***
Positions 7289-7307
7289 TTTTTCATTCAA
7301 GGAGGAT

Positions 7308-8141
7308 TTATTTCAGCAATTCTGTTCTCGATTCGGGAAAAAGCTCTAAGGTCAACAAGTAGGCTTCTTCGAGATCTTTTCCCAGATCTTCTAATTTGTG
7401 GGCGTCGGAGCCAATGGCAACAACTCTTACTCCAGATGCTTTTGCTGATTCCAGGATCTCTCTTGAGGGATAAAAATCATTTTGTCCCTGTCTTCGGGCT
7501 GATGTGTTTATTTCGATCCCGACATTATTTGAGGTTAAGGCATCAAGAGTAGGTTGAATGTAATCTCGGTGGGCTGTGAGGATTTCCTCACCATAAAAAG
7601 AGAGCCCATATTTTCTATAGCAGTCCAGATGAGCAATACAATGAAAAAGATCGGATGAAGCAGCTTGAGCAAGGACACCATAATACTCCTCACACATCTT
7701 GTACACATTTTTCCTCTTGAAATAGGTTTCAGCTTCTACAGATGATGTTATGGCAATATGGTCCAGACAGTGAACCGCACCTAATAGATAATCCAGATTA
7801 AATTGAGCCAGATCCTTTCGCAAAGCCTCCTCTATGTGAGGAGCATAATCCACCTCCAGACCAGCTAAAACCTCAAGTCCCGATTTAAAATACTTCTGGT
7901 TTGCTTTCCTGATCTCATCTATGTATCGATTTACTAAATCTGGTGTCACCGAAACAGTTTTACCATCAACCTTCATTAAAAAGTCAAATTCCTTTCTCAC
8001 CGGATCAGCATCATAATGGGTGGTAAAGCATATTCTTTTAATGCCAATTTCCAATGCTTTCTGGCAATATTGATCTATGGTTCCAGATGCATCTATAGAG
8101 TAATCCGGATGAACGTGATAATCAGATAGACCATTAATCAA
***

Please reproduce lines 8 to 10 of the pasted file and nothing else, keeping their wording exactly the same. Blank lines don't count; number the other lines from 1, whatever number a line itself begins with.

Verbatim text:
7601 AGAGCCCATATTTTCTATAGCAGTCCAGATGAGCAATACAATGAAAAAGATCGGATGAAGCAGCTTGAGCAAGGACACCATAATACTCCTCACACATCTT
7701 GTACACATTTTTCCTCTTGAAATAGGTTTCAGCTTCTACAGATGATGTTATGGCAATATGGTCCAGACAGTGAACCGCACCTAATAGATAATCCAGATTA
7801 AATTGAGCCAGATCCTTTCGCAAAGCCTCCTCTATGTGAGGAGCATAATCCACCTCCAGACCAGCTAAAACCTCAAGTCCCGATTTAAAATACTTCTGGT